Of course, the most mysterious Achemist texts are written in secret languages such as Gematria, Temura, and Notariqon. These were encrypted works that alchemists would draft only for each other to see. We have found instructions for decoding many of these shadow languages, some remain indecipherable. The most famous of these is the Voynich Manuscript. Written in a specialized script and containing confusing illustrations of non-existent flora and fauna, it is the best-known unread book in the world.

Hats off to the Yale’s Beinecke Rare Books Library for having the generosity and wherewithal to digitize this extremely rare book and making it freely available on the web. Perhaps some renegade scholar somewhere will use their lovely manuscript site to crack the Voynich’s code.

Forgotten Technology: Damascus Steel

The protoscience that we know as alchemy—the admixture of various substances with the purpose of producing a new substance with different properties—made its way to Europe by way of the Arab world. The Arabs acquired their knowledge of alchemy in their conquest of Persia. And the Persian learned it from their neighbors to the south in India. It was never a secret to the nations of the classical world that the very best metals came from India. When Alexander the Great conquered the Indus River valley, the vanquished King Porus chose to present to him as tribute not gold or silver, but 30 pounds of Indian steel.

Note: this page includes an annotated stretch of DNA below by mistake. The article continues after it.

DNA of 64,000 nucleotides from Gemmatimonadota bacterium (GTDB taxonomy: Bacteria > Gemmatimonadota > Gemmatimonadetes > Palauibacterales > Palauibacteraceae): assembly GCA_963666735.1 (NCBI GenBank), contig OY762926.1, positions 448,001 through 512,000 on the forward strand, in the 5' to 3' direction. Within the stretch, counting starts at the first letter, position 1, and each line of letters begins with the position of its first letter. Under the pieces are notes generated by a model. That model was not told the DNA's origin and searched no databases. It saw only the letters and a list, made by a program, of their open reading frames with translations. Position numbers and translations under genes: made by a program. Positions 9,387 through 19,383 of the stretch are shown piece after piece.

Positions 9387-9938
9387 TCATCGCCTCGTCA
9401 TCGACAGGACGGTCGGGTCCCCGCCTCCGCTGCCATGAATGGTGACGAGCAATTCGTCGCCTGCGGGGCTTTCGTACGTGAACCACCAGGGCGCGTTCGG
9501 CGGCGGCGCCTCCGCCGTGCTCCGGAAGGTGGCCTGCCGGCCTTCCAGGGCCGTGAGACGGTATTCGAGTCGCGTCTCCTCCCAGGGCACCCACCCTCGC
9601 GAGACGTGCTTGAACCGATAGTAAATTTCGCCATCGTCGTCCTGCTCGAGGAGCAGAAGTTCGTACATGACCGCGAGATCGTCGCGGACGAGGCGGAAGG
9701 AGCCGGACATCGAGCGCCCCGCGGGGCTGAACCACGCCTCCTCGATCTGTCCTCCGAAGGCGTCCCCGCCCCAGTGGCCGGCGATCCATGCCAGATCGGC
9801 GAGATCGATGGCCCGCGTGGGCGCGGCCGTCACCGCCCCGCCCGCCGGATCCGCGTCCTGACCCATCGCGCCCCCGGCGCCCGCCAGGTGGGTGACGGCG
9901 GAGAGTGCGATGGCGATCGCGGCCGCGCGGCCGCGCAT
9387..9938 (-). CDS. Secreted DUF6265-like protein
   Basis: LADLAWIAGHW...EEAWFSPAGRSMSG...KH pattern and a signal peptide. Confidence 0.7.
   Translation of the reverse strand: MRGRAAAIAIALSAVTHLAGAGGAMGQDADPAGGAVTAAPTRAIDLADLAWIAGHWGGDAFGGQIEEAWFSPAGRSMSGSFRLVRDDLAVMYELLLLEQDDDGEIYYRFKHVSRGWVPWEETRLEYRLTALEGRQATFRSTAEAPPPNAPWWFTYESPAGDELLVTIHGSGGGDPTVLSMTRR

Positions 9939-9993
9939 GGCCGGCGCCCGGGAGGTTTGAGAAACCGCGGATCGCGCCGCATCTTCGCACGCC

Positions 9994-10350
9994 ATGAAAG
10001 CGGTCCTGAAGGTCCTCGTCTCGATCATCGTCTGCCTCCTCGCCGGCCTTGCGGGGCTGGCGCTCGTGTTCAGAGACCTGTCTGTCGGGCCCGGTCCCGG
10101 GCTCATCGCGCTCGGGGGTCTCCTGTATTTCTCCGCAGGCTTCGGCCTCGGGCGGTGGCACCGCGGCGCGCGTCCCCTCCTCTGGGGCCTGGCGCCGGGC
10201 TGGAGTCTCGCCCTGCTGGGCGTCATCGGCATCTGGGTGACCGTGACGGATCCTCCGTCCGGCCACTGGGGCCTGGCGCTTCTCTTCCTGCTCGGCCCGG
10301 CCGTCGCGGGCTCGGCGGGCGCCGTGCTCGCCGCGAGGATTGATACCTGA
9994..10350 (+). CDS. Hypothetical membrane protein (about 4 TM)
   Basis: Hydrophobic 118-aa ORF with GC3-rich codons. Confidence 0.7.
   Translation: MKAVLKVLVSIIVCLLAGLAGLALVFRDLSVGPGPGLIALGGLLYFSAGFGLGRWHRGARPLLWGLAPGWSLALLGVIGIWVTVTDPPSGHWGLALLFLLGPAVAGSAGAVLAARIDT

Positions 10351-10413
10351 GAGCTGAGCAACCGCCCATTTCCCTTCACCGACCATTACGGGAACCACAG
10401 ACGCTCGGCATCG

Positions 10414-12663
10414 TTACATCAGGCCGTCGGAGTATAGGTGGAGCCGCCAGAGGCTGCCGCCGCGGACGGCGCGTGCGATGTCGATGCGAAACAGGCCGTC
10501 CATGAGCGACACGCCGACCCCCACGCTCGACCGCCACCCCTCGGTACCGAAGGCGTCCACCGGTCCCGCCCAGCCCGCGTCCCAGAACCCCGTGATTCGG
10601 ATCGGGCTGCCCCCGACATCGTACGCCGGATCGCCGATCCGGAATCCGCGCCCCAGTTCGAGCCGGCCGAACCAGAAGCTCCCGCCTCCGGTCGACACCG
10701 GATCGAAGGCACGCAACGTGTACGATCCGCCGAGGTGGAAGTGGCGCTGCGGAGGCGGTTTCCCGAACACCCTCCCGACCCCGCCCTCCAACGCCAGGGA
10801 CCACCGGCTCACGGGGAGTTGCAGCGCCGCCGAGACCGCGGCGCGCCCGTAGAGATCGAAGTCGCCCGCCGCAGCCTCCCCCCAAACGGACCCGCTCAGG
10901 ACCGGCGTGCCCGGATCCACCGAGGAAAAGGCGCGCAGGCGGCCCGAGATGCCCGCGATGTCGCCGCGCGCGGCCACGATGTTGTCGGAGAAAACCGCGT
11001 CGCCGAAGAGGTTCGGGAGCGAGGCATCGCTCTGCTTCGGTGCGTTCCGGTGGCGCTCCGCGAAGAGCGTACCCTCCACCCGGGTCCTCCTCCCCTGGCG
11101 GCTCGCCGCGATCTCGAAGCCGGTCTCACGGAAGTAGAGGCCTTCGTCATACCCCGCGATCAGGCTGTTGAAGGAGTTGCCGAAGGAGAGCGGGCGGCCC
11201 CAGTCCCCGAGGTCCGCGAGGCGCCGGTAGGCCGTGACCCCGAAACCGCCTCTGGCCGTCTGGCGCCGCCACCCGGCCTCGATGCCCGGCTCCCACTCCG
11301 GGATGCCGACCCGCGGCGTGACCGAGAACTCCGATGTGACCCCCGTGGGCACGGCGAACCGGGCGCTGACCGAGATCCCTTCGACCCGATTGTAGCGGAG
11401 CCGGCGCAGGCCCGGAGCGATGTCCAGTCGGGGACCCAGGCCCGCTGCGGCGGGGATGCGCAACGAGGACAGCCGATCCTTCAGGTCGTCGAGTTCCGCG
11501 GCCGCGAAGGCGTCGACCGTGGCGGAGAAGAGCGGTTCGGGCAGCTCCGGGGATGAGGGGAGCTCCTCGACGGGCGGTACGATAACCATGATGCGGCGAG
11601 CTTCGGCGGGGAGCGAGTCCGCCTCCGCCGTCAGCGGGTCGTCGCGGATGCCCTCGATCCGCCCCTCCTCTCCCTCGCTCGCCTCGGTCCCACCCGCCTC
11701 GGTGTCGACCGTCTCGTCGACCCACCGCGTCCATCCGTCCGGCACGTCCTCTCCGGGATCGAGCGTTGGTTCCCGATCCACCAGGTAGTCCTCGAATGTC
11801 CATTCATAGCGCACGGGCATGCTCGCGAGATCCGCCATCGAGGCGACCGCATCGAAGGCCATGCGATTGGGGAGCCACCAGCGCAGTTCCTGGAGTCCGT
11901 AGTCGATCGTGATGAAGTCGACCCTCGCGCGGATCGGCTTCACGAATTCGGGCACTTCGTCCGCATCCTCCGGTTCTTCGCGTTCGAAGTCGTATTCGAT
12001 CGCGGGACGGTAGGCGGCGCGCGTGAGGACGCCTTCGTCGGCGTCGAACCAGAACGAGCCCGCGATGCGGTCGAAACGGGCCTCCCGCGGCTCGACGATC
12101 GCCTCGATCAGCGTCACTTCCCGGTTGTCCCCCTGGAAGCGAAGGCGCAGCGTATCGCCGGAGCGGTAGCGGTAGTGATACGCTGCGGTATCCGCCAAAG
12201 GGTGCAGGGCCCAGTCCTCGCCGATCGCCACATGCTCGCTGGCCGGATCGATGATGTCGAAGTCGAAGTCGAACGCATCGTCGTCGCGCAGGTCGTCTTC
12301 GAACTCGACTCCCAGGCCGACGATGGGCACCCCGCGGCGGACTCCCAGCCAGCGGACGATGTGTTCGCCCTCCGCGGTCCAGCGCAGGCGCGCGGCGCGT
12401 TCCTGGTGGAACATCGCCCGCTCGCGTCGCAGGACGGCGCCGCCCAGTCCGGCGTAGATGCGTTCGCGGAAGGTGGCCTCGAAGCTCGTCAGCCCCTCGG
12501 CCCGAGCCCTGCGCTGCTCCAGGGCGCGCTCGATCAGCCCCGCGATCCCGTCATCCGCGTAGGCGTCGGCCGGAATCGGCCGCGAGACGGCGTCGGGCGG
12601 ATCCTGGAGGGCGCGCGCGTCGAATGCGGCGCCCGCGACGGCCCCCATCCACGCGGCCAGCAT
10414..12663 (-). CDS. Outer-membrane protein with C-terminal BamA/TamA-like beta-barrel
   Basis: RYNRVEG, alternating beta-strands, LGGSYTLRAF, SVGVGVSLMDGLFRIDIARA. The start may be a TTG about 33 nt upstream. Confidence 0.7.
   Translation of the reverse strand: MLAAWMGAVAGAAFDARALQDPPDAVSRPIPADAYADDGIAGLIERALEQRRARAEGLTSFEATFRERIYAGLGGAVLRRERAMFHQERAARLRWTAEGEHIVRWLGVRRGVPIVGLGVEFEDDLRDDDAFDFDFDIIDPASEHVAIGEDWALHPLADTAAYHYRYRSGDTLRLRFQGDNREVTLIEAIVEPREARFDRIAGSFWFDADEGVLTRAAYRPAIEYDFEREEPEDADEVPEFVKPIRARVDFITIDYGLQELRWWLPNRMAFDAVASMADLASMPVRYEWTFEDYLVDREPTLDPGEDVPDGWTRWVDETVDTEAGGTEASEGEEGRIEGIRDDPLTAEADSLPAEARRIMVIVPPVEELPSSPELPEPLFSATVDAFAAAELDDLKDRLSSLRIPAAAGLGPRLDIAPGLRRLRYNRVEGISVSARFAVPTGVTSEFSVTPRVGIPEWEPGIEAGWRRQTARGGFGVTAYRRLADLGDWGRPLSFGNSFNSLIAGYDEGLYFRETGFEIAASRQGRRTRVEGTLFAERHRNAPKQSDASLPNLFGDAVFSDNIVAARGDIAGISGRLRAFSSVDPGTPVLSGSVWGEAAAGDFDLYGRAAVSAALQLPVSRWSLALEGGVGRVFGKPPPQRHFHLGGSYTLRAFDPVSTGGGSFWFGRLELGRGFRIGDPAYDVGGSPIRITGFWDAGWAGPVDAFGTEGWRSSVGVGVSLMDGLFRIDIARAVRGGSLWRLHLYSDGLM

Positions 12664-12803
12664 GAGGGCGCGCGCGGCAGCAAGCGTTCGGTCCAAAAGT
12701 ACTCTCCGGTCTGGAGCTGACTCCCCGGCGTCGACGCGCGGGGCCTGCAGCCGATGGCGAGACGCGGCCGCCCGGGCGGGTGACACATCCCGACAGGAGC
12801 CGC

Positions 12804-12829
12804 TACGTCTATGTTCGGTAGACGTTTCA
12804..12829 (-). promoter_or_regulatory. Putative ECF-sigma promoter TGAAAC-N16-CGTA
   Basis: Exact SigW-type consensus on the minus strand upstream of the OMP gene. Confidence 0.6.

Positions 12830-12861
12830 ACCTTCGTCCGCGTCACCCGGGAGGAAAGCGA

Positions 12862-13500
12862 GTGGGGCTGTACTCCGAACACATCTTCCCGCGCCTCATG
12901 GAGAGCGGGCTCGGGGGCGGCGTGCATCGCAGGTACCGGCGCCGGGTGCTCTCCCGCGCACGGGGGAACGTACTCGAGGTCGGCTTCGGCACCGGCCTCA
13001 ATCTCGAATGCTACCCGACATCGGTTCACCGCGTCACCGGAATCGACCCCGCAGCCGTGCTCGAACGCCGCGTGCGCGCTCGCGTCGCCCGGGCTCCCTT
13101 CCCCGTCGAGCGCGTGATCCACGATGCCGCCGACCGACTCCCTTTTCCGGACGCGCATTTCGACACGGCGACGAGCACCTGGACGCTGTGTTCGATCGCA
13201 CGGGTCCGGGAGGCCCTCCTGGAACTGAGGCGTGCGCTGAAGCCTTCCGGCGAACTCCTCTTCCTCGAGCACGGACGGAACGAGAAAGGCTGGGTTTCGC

It is said that by 300 BC, the Indian civilizations had already perfected the craft of forging steel. They produced an alloy that was very high in carbon called wootz steel. It was very light, very durable and, according to legend, could be honed sharp enough to split a hair the fell across its blade. Throughout the middle ages India shipped ingots of wootz steel to the Middle East where it was forged into formidable weaponry which the European crusaders ruefully termed Damascus steel.

Swords forged from Damascus steel have a distinctive branding pattern resulting from the dissolution of carbides into the ore while under intense heat. A great many Damascus blades still exist today as artifacts, but a new blade has not been forged in over 300 years. The technology for alloying wootz steel and fashioning Damascus blades has been forgotten. It is today a lost secret of the pre-modern world. Metallurgists have attempted to reproduce the technique by analyzing the chemical make-up of surviving samples of Damascus steel and working backwards from there. They have yet to craft an accurate replica. Yet another riddle whose answer the Indian alchemists keep with them in the past.

The Invincible Iron Pillar of Delhi